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9. Send your entry in

USEF rules state that no secretary must accept an entry until that entry is complete! This means that when you get to the end of the XENTRY form and it you press the final “send and enter the event” the secretary has received a link to your information…. But no payment or release signatures yet. You MUST do one of two things: either print out the forms and send a check through good ole’ fashioned post office OR pay by credit card for immediate completion and send the signatures at a later date. There is a service charge for the cc, but in some cases it is easiest to pay the charge and have the peace of mind that your entry is secured with payment. You still need to send in the page for your signatures – but hopefully this will be a thing of the past. USEA is working on accepting E-signatures as of 2017.

Regardless of whether you are doing snail mail or cc (because you still need to send in signatures, as of this date), go back to the event Omnibus page and find the mailing address for the secretary, write it on an envelope and finalize the deal.

 

10.The unthinkable happens

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We all know what this: an evil rock jumps up and pierces your horse’s hoof, your horse scratches his cornea or you are hospitalized with an ingrown toenail or Norovirus is raging through your house. Each event deals with this problem differently, but the event must state in the Omnibus page what the conditions are. You can get your money back from a competition if it is before the closing date, less a minor office fee for the processing of your entry. If an event has a waiting list, then you can also often get your money back as they can fill your spot even if it is after the closing date. If the unthinkable happens a few days prior to the event, then often you will not get anything back. I am a heavy competitor myself, so I understand the frustration of watching your money disappear due to back luck. But as an organizer, I can tell you that there is a good reason for keeping some of the entry money at the zeroth hour. I still need to pay the porta potties, vets, EMTs, and my staff to run the event. And if I can’t pay them, then I can’t hold an event and then you don’t have a fun, new sport to try.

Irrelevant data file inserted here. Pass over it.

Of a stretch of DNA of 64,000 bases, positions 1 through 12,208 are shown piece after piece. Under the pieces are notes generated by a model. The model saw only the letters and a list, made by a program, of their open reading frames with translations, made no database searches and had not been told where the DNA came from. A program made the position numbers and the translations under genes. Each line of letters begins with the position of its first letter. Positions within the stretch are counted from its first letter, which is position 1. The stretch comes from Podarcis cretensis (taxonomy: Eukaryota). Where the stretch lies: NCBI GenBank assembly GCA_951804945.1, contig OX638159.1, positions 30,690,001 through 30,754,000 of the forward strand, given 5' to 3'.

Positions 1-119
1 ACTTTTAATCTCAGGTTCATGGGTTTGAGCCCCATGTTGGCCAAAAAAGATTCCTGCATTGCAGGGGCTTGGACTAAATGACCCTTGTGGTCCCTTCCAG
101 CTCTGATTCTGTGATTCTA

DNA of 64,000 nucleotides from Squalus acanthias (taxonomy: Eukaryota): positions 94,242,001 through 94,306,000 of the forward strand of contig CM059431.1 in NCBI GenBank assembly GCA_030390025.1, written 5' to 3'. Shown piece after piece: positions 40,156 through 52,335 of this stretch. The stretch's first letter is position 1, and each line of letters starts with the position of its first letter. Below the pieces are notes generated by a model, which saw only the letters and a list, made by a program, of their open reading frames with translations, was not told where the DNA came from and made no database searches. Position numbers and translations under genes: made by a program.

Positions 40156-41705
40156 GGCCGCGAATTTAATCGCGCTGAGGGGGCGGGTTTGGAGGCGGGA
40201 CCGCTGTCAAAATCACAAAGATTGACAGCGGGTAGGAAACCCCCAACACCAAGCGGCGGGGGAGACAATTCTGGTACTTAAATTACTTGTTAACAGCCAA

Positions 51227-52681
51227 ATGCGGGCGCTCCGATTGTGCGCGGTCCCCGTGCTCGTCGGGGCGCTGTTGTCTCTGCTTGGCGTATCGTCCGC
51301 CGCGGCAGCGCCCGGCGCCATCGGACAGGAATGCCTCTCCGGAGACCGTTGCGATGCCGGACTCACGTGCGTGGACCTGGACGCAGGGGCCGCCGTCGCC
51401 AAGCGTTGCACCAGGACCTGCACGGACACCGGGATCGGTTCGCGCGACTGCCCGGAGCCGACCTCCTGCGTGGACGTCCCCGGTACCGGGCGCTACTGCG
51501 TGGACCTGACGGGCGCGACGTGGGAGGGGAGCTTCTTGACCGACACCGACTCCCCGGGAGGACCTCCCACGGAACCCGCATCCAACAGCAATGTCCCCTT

11. How do I know if my entry was received?

When you read the Omnibus page carefully, you will find a spot where starting times will be available. Usually, they are listed in Startbox. Startbox is a company that helps our events do scoring and data storage. On their website you can access the upcoming event entry status, your ride times, as well as past events results. You can discover what parts of the entry form you did not complete and you can see if you are on the wait list. They provide a really useful service to us.

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I hope you found this helpful and if it results in even one less confused person, then I am happy. I ride at USHJA shows periodically, and every time I fill out an entry form for one of the shows, I have this addled, foggy feeling, so I am very sympathetic to the newbie. Like anything, once you do it a few times, you start to feel more at ease and worry less about entering incorrectly. Because your trainer can probably fill out these forms in their sleep, I might suggest they proof it before you stick it in the mail. I can speak on behalf of both event and show Secretaries that they are usually a pretty friendly bunch who really want you to have a successful weekend.

 

 

One Response to “How To Enter An Event”

  1. Trish

    LOVE IT! I stumbled my way through the newbie phase last year and it worked out…this blog post will help those who follow me and won’t stumble as much hopefully…you ROCK!